From Navala we set out once more in Bibi's truck to a place in the highlands that looked out over the Sabeto Valley. Our goal this day was the Stoney Creek Resort, and Scott and Nicole led us to a point where it was a long downhill ride to our destination. After regrouping at Stoney Creek overnight, we set out the next day for the Batilamu Trek.
The trek begins at Navilawa, where village leaders performed the kava ceremony but suggested that we leave the actual kava drinking for the mountaintop. We set out hiking nearly straight up through dry grasslands toward a forest looming above. I was hot, I was tired, and I was not sure I could finish the hike. Our guide, Kali Marawa, was reassuring. "I have taken many people up this trail, and you look about right for this part of the hike," he said.
"How about the next part?" I asked. "Is it as steep as this?"
"It is not steep," he answered confidently. By this time, Kali and the other guides, Poli Ratuka, Mereoni Robe, and Naomi Marawa, had taken most of our gear. As we entered the forest I was still lagging, and Poli had me follow him and hold on to the back of his pack to keep moving forward as the path continued to climb. They don't seem to believe in switchbacks in Fiji.
Then we reached the ropes. "Not steep?" I said to Kali, and he chuckled. "I did not want you to be discouraged," he said. The trail leads up through a wedge in a cliff face where Kali and Poli had anchored ropes in the rock to enable trekkers to pull themselves up. The rope climb turned out to be a lot more fun than walking uphill. And once we had hauled ourselves up, the trail leveled out and we walked along the same ridgeline that the first Fijians had followed after they landed at Vuda Point, near Nadi. We were in the heart of the Koroyanitu National Heritage Park, created by the six villages surrounding the mountain to protect the native dakoa (mahogany) forests from logging.
We spent the night in the Mount Batilamu Trekking Hut, at 3,600 feet the highest overnight lodging in Fiji. And yes, we drank kava at the mountaintop. The next morning we watched the sunrise stretch across the land below, and then hiked down the other side to the village of Abaca, where we swam in a clear river and drank kava again with the villagers.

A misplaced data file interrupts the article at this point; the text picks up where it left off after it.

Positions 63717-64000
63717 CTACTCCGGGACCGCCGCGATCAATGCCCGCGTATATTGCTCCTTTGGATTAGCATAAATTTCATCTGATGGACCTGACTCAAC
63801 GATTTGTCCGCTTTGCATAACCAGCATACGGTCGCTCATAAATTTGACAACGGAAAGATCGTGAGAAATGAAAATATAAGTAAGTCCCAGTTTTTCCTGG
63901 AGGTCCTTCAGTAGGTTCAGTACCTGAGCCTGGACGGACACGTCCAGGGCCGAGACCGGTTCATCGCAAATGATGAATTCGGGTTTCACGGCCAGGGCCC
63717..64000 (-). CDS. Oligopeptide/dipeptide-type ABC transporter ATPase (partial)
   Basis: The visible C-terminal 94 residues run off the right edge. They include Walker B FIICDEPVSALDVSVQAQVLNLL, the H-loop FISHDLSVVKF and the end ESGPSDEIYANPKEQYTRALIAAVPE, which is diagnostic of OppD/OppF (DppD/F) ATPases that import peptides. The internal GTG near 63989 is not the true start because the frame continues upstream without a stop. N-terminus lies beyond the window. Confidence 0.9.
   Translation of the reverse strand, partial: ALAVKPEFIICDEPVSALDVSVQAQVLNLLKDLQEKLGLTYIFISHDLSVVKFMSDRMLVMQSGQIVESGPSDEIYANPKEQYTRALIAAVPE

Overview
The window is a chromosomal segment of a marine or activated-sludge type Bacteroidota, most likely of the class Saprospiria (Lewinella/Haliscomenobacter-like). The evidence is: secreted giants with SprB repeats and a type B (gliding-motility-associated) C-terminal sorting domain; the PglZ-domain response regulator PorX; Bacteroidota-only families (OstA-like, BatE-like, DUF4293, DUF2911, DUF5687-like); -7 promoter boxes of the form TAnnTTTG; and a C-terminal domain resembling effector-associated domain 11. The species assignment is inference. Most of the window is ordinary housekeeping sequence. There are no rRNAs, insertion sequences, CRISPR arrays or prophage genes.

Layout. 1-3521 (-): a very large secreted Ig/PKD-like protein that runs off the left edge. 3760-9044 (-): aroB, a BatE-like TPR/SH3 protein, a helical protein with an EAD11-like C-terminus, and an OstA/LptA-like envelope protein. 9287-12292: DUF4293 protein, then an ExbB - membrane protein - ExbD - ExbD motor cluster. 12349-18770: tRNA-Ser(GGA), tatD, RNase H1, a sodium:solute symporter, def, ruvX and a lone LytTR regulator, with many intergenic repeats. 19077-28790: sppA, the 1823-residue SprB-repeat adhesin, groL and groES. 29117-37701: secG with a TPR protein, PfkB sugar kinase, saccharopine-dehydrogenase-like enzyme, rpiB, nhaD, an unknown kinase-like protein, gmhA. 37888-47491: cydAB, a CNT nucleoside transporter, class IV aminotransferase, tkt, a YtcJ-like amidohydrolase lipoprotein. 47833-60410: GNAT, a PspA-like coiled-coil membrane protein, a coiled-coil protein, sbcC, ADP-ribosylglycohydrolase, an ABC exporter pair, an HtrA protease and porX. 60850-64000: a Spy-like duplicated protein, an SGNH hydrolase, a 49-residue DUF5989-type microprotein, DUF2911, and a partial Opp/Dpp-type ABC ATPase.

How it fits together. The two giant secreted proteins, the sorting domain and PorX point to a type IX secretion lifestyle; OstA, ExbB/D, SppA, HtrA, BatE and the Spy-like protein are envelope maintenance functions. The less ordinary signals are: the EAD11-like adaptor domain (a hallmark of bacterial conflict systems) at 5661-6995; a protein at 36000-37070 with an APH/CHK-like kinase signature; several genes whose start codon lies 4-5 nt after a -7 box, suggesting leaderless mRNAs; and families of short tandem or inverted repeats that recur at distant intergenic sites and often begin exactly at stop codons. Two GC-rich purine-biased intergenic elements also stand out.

Our last big adventure was a one-day whitewater trip through the Navua River Gorge with Rivers Fiji, which I wrote about in Whitewater Paddling 2004. We based ourselves at Crusoe's Retreat on the Coral Coast for two nights, and spent the day between paddling through a gorge of black volcanic rock some 120 feet deep and in places less than 20 feet wide. A prolonged dry spell had left the water level low, accentuating the multiple layers of the gorge. There was still plenty of water to make the rapids fun-indeed, the rapid named Snake bit two of our party and sent them swimming down the river. Waterfalls punctuate the canyon and green ferns cascade over the edges, softening the blackness.
From there we caught an Air Fiji flight from Suva to the island of Kadavu, and spent two nights at the Matana Beach Resort, www.matanabeachresort.com, where 10 thatched bures are hidden by palm trees and Zylo keeps the drinks flowing at the beach bar.
The primary attraction is diving, but we took kayaks and snorkel gear and explored the coral reef right off the resort. Miles of white-sand beach fringed by coral invited further kayak exploration, but after eight days of high-energy activity, Karen and I opted for the beach chairs. It was the perfect capstone to 10 days that had brought us into a Fiji we otherwise would never have discovered.
Information about this and other Fiji trips is available from Outdoor Travel Adventures, www.otadventures.com; (877) 682-5433.